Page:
In the beginning of Dragon Bones, Ward pretends to be very dumb, so every time someone calls him stupid, he's rather relieved that his plan is still working. Later, when he thinks about the king, he notes what a blood-thirsty, sadistic and overall nasty coward king Jakoven is, and then adds that his own father (who was similar) would probably have liked the king if he wasn't such a coward.
Mistress Weatherwax regularly tries to become more of a vile old crone, despite her natural good looks.
She's surprisingly hygienic in spite of the fact that she doesn't bathe, she "just washes. As and when parts become available."
Granny Weatherwax simply does this because she's trying to fit the role. She is a master of psychology ("headology") and knows people expect a stereotypical witch of her. It's simply better all around for her.
In Jingo, Lord Rust calls Sir Samuel Vimes "a thief-taker — nothing more". This is what finally makes Vimes sail for Klatch instead of remaining in Ankh: once a thief-taker, always a thief-taker, and Vetinari's terrier is, after all, supposed to chase things. And Rust's war gets a Vimes in the works.
In Feet of Clay, Vetinari says, "What a nasty suspicious mind you have, Vimes," and Vimes thanks him. It was probably intended as a bit of a compliment in the first place anyway. Played with when Vetinari tells Vimes he has "the mind of a true policeman" when Vimes continues being Properly Paranoid, Vimes thanks him, and Vetinari asks if that's even a compliment.
In Good Omens, the horseman of the apocalypse Famine is killing time by running an Expy of the Burger King, and buys a meal to check that it indeed has no nutritional value and throws it away uneaten. Though it doesn't happen, it's mentioned that if anyone who saw that reminded him that children were starving in Africa, he'd be pleased you noticed.
In the Prince Roger series, one of the supporting characters is a Satanist. Her (originally Catholic) planet got this way during a religious civil war, in which one side demonized the other as Satanists. The other side accepted and maintained the term, having decided that given the evil of their opponents, Satan must actually be good.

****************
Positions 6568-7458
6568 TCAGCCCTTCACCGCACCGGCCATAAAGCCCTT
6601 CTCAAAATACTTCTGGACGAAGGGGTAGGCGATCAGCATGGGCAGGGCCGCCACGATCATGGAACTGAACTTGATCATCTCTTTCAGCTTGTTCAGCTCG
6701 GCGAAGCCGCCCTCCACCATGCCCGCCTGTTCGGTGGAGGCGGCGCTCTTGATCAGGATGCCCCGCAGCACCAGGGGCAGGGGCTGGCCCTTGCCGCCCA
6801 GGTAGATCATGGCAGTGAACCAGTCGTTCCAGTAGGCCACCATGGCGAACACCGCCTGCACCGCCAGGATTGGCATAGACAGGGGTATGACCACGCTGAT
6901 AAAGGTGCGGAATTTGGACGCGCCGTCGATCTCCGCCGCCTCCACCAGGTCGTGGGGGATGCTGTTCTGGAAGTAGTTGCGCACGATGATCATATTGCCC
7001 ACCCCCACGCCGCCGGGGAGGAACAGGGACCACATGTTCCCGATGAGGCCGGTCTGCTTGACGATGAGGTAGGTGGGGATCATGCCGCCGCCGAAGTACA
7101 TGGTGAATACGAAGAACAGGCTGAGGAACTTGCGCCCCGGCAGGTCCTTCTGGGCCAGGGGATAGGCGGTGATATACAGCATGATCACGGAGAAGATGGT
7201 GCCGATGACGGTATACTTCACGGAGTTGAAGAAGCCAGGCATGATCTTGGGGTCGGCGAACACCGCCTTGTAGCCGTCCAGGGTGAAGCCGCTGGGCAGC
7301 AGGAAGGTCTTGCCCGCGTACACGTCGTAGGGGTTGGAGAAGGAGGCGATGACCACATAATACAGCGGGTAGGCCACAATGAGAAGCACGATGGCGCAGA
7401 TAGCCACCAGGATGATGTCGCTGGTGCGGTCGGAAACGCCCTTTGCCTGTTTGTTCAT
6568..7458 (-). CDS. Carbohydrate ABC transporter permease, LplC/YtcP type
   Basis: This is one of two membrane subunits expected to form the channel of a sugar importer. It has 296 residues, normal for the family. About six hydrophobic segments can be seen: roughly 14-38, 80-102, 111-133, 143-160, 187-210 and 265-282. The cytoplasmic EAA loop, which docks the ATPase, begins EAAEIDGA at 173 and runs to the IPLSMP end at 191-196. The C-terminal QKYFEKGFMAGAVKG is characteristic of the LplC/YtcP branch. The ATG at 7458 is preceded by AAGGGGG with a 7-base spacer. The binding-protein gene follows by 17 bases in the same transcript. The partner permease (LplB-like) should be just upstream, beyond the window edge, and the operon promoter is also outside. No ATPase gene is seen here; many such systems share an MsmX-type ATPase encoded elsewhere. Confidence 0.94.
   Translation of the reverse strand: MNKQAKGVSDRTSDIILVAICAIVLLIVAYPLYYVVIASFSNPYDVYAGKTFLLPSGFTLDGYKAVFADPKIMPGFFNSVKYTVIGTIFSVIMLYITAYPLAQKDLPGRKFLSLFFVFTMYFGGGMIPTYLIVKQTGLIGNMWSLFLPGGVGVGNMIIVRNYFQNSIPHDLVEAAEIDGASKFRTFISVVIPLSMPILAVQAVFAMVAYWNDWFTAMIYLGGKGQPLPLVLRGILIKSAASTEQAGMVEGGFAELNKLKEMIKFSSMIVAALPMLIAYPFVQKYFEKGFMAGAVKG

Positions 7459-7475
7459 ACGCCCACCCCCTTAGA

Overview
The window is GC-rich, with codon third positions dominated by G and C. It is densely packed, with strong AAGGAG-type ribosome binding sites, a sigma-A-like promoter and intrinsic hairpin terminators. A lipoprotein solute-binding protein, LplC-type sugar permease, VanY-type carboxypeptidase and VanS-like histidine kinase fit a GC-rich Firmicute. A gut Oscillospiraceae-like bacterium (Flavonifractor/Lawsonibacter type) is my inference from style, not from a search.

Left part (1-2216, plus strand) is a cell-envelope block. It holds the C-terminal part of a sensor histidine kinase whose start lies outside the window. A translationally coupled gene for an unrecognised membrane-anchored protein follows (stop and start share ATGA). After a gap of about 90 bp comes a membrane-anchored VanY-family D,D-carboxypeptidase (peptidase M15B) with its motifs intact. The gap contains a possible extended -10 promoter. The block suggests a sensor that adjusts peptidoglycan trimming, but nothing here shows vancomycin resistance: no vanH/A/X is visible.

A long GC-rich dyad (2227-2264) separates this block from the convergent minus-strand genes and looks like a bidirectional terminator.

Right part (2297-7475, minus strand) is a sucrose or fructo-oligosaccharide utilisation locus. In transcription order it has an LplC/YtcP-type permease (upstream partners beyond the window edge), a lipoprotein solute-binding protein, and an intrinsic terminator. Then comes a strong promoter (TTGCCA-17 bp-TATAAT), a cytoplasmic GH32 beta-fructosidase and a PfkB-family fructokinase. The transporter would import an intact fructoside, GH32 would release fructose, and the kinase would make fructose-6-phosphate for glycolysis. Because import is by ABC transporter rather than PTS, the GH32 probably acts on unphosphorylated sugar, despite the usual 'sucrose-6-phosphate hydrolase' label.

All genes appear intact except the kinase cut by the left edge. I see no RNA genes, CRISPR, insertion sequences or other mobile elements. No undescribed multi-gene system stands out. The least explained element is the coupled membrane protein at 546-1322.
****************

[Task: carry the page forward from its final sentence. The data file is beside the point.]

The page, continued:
In Warrior Cats, Blackstar at one point starts going on and on about how generous ThunderClan was to give up a piece of territory, and how much good use ShadowClan has been getting out of it as a hunting ground, using the concession as an opportunity to mock ThunderClan for weakness. Firestar, who had simply not thought the piece of territory important enough to fight for, responds: "I'm glad to hear that you are getting so much out of a piece of land prey-poor by ThunderClan standards." Blackstar is not amused.
From Harry Potter and the Order of the Phoenix, there's the "Weasley is Our King" song. At first it's used by the Slytherins to mock Ron's sub-par quidditch playing, but is later used by the Gryffindors to praise his quidditch playing once he proves himself to be quite good at it. Doubles as a Triumphant Reprise.
Also in Order Of The Phoenix, when Alpha Bitch Pansy Parkinson sneers at Harry that Montague was going to knock him off his broom, Harry calmly retorts that Montague's aim was so poor he'd be more worried if Montague wasn't aiming for him. Parkinson shuts up after that.
The Truax was written as a response to The Lorax by people who thought the message was anti-logging. But the real message of The Lorax was pro-sustainability; or, to put it another way, they responded to the book by rewriting it so that it sucked.